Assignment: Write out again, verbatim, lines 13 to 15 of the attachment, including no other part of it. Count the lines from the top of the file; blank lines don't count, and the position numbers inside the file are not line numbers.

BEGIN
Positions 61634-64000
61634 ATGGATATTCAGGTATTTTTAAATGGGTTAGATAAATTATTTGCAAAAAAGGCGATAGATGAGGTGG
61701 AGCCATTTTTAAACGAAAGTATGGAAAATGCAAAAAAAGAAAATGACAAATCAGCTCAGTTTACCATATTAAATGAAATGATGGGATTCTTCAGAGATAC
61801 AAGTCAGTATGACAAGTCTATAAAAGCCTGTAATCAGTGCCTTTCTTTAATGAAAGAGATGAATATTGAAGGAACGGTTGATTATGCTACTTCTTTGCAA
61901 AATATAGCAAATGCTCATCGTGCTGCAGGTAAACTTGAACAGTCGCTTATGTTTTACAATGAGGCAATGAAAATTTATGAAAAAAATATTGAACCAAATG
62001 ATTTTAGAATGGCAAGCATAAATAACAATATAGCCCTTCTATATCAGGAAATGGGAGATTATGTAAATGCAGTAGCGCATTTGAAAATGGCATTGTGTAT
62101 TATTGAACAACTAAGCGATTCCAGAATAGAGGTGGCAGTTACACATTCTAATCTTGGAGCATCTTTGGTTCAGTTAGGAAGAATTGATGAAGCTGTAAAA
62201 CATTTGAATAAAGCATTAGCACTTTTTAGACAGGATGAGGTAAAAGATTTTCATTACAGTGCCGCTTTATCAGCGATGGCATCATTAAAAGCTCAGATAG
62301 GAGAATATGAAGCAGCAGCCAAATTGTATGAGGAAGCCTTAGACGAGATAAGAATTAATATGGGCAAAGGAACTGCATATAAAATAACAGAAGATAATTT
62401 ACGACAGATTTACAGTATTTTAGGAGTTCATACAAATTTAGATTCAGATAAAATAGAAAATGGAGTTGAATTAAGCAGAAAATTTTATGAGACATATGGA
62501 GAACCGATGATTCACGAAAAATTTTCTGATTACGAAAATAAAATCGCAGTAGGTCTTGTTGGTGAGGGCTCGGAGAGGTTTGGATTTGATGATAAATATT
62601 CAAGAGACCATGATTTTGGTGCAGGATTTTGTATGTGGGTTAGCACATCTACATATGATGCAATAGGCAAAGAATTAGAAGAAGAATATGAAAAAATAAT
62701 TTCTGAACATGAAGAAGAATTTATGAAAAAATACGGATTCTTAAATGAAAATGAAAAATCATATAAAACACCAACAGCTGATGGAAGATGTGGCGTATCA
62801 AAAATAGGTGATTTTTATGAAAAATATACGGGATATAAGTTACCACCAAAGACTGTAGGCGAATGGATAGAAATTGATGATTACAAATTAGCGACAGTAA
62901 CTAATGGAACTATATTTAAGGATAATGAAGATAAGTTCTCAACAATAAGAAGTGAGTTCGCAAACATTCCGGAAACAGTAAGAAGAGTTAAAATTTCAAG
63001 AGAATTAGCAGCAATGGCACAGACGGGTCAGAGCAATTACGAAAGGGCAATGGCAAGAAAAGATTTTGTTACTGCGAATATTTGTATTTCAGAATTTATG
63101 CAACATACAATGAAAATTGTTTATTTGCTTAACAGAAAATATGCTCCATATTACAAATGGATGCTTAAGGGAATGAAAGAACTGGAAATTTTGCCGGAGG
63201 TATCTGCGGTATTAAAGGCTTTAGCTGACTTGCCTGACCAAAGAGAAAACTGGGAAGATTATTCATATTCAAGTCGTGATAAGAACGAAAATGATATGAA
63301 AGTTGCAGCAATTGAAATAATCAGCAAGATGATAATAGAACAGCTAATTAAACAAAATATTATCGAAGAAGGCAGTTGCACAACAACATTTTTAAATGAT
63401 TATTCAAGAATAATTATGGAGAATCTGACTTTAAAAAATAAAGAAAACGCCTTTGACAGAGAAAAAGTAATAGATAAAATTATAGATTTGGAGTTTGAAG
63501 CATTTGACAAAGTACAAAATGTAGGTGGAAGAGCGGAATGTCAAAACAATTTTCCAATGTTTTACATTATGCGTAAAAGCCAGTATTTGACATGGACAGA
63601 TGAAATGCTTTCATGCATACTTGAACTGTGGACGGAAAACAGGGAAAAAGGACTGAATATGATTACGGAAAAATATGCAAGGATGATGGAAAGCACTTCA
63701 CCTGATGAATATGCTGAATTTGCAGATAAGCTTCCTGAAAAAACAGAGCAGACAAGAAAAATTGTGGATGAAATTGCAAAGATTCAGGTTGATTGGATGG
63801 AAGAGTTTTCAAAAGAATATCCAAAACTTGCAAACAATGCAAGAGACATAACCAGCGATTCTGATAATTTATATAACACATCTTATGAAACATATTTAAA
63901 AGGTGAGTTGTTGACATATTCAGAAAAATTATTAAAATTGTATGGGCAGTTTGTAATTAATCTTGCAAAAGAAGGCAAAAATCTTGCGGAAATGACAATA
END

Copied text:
62701 TTCTGAACATGAAGAAGAATTTATGAAAAAATACGGATTCTTAAATGAAAATGAAAAATCATATAAAACACCAACAGCTGATGGAAGATGTGGCGTATCA
62801 AAAATAGGTGATTTTTATGAAAAATATACGGGATATAAGTTACCACCAAAGACTGTAGGCGAATGGATAGAAATTGATGATTACAAATTAGCGACAGTAA
62901 CTAATGGAACTATATTTAAGGATAATGAAGATAAGTTCTCAACAATAAGAAGTGAGTTCGCAAACATTCCGGAAACAGTAAGAAGAGTTAAAATTTCAAG